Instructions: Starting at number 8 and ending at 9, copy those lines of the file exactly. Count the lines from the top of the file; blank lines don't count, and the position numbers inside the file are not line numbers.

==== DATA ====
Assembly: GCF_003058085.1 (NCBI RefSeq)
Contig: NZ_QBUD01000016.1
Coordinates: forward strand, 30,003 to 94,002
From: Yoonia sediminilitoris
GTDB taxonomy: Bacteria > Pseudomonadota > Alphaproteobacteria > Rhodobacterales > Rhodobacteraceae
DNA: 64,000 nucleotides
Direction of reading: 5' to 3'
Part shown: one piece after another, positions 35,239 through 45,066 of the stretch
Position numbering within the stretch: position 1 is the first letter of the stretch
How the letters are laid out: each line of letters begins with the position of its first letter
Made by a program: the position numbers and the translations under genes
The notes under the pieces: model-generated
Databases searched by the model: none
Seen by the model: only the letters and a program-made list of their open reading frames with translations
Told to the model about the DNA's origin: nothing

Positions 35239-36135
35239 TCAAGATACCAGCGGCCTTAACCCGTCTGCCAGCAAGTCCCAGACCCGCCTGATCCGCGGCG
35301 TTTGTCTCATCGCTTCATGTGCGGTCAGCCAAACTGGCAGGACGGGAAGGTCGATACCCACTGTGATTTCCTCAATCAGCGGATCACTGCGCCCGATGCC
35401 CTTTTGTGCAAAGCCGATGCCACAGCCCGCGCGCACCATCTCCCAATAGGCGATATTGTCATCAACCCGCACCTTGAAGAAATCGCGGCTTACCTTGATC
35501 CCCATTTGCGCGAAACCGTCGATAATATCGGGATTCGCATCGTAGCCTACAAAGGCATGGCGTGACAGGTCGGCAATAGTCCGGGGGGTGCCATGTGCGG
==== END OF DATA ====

Part shown: one piece after another, positions 35,239 through 45,066 of the stretch
Position numbering within the stretch: position 1 is the first letter of the stretch